Fig tree in my backyard. Photo by author.

Hi,

Thanks for signing up for my newsletter and welcome to the first edition.

It’s starting to feel like summer in the Bay Area. I’m fully vaccinated and have some exciting professional news this week. I’m optimistic about what the summer and fall will bring to the country. I’m hoping vaccination efforts will spread throughout the world and that vaccine hesitancy will wane in the United States. Here’s the latest from me:

Some recent blog posts:


What you can and can’t ask a stranger on LinkedIn

Photo by laura adai on Unsplash

Ever since I started writing about UX and UX research on Medium, I’ve had a steady uptick in private messages and connection requests on LinkedIn. Writing on Medium and these types of connections with random people I don’t know on the internet remind me of what I loved about social media and the internet when I first started blogging back in 2001. Not only was it a way for me to explore my ideas in writing and play around with content and design but it was fun to think someone else was reading my writing and responding to it. Back…


It’s important for your team to understand where research brings value and where it doesn’t.

A group of people sitting around a coffee table with a whiteboard and post-its behind them.
A group of people sitting around a coffee table with a whiteboard and post-its behind them.
Photo by Leon on Unsplash

Earlier this week, I wrote about my frustration with UX researchers who don’t want to do any usability research. It’s a critical part of the UXR role and researchers must embrace it (and get good at conducting that type of research).

But there are situations where organizations expect UX researchers to conduct research too often and to answer questions that UX research isn’t suited to answer. In my experience, these expectations from teams usually signal larger organizational issues.

When research brings the most value

I believe that UX research brings a ton of value to organizations, especially when it:

  1. Helps organizations build products that are easy…


The humble usability study has become maligned by UX researchers … and it shouldn’t be.

Three young women sit around a couch looking at their laptops.
Three young women sit around a couch looking at their laptops.
Photo by Christina @ wocintechchat.com on Unsplash

At the foundation of every UX researcher’s methods toolkit is the humble usability study. We often think of usability studies as simple but understanding when to conduct usability research in the product lifecycle, how to get answers to the questions you and your team have early in the lifecycle (and with minimal engineering effort), how to moderate sessions, and how to interpret the results and make recommendations takes a lot of time, practice, and patience. More time, practice, and patience than most early career UX researchers realize. …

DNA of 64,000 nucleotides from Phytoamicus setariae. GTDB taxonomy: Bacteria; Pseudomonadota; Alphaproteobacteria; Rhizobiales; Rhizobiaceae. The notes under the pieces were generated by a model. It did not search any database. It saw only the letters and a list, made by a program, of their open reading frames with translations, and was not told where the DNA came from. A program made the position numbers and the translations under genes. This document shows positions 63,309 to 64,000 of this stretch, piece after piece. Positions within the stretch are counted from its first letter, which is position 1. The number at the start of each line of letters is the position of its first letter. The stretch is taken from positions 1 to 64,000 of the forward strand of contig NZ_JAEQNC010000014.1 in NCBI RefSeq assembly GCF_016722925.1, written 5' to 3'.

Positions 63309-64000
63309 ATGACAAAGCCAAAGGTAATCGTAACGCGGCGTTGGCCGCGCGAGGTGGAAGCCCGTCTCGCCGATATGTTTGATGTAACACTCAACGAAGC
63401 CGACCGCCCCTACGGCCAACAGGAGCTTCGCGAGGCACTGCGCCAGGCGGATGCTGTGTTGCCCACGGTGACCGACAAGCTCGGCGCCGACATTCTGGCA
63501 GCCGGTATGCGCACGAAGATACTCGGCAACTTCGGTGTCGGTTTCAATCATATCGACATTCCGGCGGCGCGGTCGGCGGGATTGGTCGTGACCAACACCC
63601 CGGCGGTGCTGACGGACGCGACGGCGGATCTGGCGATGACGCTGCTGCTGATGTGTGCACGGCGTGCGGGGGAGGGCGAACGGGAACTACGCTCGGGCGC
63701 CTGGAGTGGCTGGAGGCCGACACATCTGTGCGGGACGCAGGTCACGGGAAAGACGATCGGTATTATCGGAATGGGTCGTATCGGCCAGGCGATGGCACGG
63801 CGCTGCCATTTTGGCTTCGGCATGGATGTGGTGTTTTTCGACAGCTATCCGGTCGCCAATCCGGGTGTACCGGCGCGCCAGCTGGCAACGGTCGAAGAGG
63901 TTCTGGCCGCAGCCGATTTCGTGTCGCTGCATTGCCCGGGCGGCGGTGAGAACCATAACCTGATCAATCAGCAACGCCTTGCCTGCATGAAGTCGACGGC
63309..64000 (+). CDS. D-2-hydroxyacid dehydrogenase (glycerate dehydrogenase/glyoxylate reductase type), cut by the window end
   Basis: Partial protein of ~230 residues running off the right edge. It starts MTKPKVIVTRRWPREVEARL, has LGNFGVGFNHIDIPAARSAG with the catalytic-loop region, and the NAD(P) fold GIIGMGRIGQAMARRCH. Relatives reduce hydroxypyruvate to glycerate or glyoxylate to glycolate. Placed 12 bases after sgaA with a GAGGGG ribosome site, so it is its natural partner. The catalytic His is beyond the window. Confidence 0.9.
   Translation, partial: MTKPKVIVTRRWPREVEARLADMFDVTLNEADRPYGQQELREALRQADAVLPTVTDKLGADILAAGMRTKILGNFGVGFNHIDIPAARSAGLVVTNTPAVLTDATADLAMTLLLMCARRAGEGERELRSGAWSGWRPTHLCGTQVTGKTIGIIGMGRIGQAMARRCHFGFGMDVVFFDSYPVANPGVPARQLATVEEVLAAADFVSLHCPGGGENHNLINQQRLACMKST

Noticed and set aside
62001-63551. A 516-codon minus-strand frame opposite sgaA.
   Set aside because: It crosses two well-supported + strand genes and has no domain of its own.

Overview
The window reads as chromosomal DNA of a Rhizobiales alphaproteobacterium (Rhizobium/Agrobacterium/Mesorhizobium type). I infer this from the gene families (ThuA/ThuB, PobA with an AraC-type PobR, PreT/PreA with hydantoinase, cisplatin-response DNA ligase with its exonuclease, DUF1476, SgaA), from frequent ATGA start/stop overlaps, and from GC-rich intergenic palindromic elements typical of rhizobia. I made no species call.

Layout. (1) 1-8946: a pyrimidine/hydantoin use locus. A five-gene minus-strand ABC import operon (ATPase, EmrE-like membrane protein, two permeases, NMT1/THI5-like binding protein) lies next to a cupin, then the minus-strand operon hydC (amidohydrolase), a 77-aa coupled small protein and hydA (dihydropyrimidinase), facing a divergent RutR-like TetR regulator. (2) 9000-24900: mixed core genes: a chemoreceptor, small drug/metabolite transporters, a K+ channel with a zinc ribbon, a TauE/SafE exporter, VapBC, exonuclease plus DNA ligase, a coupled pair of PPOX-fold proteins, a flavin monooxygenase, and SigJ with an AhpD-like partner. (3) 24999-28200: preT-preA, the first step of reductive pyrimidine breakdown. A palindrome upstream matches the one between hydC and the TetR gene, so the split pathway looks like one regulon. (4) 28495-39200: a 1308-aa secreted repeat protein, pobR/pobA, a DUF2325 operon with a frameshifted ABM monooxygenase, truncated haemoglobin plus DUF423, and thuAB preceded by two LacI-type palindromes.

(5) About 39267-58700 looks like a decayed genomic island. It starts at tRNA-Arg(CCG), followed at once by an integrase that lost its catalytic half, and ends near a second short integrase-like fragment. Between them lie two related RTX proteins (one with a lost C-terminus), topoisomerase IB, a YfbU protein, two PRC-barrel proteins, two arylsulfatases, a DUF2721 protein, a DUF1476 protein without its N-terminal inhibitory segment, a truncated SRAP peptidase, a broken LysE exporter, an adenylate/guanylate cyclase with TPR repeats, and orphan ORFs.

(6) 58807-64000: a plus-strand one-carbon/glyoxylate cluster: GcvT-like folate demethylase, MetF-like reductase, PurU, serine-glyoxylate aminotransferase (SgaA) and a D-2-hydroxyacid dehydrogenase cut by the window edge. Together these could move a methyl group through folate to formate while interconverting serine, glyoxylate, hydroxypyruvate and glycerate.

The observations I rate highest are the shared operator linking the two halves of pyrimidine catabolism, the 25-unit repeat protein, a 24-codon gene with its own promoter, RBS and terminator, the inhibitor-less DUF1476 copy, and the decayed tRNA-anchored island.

Nobody gets anywhere by themselves.

A photo of Big Sur, California, overlooking the Pacific Ocean and a mountain range in the background and a green hillside with trees in the foreground.
A photo of Big Sur, California, overlooking the Pacific Ocean and a mountain range in the background and a green hillside with trees in the foreground.
I’m grateful for Big Sur, CA. Photo by author.

I recently wrote about the top 5 interview mistakes I see UXers making over and over again. I ended that post reminding people to send a thank you note after their interviews. That got me thinking about gratitude in general at work.

Not enough people show gratitude at work. And they should.

The reality is that nobody gets anywhere in life without a lot of help from a lot of people. When I look back on my career, there were different people who were more senior than me who opened doors for me. They saw something in me and gave…


Don’t get in the way of your own success

Photo by Christina @ wocintechchat.com on Unsplash

Over the past fifteen years of my career, I’ve spent a lot of time interviewing UX researchers and designers. Last I checked, I have conducted over 180 interviews at Google. There are times when I find UX candidates get in the way of their own success. Here are five mistakes that I see UX candidates making over and over again:

  1. Being rude to interviewers. At some point in my life, I learned that I needed to be on my best behavior during interviews (whether I’m a candidate or interviewer). Remarkably not everyone seems to have gotten this message! I know…


What nobody tells you in school

Three people look over a laptop and papers displaying low fidelity mocks.
Three people look over a laptop and papers displaying low fidelity mocks.
Photo by UX Indonesia on Unsplash

Intern season is almost here! If you’ve managed to snag an internship for the summer, congrats! Internships are a great way to build experience when you’re new to the UX field. I’m grateful that I had an opportunity to intern at Xerox when I was in grad school. It was my first time working on a UX team and I learned a ton during the summer (including learning to love Los Angeles!). But other than getting practical UX experience, I didn’t really know how to make the most of my internship. …

Noor Ali-Hasan

I’m a UX research lead at Google, where I help teams design and build desirable and easy to use products. Outside of work, I love art, Peloton, and Lego.

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